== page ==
Linux 5.17 Patch Can Help With Systemd-Less System Security, May Break Some Old Drivers
Written by Michael Larabel in Linux Security on 4 January 2022 at 04:48 AM EST. 3 Comments
LINUX SECURITY --
A decade old patch is set to be mainlined in the upcoming Linux 5.17 that has been carried by Google's Chrome OS kernel build for years and can help with security on Linux systems not relying upon systemd's udev.

The change is introducing the new "DEVTMPFS_SAFE" kernel option that will mount DEVTMPFS with the noexec and nosuid mount options by default. The intent of this "safe" devtmpfs is to prevent code execution from happening from /dev or more broadly to prevent some kinds of code execution attacks from happening primarily on embedded systems.

Systemd's udev already has a safeguard in place against /dev execution so this change will primarily benefit those not already using udev/systemd. But it is known that this safe mode will prevent /dev/mem from being mapped with the PROT_EXEC flag, which in turn can break things like old graphics drivers not supporting kernel mode-setting (KMS)... If you are on a Linux 5.17+ kernel, hopefully you are using a modern KMS-enabled driver and not some old bits like the neglected VIA UMS driver or other esoteric hardware/software combinations.


Google's Kees Cook added in the driver-core-next patch, "No sane program should be relying on executing from /dev. So this patch reduces the attack surface. It doesn't prevent any specific attack, but it reduces the possibility that someone can use /dev as a place to put executable code. Chrome OS has been carrying this patch for several years. It seems trivial and simple solution to improve the protection of /dev when CONFIG_DEVTMPFS_MOUNT=y."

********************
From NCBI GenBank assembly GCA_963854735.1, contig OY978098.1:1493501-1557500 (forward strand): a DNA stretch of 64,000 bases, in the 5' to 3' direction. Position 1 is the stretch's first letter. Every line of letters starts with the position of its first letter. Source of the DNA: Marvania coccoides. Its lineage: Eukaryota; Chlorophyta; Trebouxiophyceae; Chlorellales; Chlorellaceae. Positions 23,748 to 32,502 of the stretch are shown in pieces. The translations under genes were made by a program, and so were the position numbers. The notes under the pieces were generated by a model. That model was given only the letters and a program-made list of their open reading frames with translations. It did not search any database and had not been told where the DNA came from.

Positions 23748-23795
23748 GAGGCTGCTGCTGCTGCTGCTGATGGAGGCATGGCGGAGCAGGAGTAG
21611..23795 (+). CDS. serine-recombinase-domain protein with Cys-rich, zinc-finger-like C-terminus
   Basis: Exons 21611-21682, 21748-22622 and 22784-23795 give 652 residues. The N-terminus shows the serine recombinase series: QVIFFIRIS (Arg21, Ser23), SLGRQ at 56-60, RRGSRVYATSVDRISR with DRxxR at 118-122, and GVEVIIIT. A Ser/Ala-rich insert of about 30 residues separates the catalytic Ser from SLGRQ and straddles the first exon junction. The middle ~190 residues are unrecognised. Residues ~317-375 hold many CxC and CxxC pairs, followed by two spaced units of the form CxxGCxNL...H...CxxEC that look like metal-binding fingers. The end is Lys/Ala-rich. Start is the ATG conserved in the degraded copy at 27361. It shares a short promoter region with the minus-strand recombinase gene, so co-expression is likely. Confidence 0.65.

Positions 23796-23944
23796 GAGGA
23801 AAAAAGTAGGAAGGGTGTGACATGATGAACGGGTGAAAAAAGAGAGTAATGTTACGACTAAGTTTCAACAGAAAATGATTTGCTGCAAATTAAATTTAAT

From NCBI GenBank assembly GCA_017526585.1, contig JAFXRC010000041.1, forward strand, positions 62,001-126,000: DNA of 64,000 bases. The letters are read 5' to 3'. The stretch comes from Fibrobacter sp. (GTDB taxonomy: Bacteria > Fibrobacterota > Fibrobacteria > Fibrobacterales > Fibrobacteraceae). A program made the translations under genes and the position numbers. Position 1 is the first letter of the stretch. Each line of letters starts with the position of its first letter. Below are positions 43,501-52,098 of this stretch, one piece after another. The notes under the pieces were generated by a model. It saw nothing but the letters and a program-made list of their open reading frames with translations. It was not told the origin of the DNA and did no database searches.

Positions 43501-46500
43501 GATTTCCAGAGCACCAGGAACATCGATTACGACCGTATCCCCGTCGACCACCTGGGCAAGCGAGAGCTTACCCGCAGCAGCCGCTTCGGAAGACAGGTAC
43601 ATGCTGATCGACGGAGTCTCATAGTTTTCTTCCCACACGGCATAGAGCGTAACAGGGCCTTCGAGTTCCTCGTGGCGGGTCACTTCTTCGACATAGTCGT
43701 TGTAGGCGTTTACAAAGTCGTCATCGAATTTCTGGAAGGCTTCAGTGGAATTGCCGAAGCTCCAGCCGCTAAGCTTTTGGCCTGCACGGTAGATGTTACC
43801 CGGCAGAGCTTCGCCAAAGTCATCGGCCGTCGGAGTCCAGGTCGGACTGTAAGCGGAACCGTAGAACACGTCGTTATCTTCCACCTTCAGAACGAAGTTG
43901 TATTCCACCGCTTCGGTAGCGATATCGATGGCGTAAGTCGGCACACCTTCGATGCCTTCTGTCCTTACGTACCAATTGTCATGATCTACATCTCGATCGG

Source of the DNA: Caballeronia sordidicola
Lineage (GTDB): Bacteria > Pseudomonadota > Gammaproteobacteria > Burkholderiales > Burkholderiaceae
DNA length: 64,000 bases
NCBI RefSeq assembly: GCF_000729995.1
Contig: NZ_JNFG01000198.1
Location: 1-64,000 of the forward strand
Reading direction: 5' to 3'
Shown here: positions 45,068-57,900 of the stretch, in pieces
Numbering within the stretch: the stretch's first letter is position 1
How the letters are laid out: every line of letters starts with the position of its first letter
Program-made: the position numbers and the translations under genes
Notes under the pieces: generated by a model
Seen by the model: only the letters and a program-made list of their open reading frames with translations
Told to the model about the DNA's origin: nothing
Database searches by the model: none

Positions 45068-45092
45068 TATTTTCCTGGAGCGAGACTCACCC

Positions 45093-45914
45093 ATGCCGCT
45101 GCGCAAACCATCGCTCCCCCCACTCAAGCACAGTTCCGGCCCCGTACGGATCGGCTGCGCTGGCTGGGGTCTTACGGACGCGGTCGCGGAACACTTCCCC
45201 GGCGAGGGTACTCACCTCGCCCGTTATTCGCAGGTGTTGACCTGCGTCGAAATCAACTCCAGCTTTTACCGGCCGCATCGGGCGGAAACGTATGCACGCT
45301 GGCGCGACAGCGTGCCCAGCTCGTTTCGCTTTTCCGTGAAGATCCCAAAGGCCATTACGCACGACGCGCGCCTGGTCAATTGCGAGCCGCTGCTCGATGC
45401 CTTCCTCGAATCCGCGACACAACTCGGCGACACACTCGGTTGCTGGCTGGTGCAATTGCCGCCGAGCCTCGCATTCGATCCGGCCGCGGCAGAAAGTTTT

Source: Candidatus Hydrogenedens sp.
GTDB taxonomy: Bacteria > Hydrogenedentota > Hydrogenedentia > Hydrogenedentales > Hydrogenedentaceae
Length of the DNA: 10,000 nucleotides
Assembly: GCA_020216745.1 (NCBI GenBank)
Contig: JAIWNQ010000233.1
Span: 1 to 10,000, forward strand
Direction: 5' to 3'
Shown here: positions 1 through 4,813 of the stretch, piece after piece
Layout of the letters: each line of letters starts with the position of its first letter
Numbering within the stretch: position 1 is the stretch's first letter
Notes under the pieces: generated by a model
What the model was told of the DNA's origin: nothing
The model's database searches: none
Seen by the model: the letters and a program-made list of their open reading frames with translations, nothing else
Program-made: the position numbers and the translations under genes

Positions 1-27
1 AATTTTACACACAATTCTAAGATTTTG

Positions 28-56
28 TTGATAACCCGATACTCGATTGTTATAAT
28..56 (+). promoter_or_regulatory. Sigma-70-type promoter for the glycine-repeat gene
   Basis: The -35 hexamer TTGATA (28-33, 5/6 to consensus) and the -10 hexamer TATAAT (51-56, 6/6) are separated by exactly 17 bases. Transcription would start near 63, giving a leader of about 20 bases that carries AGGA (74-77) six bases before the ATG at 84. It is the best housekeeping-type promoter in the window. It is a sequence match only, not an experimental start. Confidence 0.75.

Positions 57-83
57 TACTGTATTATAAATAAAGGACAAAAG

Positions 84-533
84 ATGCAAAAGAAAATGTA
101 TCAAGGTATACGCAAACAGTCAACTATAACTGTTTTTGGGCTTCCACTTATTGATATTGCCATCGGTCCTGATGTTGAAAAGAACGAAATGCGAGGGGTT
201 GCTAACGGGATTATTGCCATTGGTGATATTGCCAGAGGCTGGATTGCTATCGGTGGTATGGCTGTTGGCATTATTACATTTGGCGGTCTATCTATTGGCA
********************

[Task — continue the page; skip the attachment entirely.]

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Michael Larabel is the principal author of Phoronix.com and founded the site in 2004 with a focus on enriching the Linux hardware experience. Michael has written more than 20,000 articles covering the state of Linux hardware support, Linux performance, graphics drivers, and other topics. Michael is also the lead developer of the Phoronix Test Suite, Phoromatic, and OpenBenchmarking.org automated benchmarking software. He can be followed via Twitter or contacted via MichaelLarabel.com.

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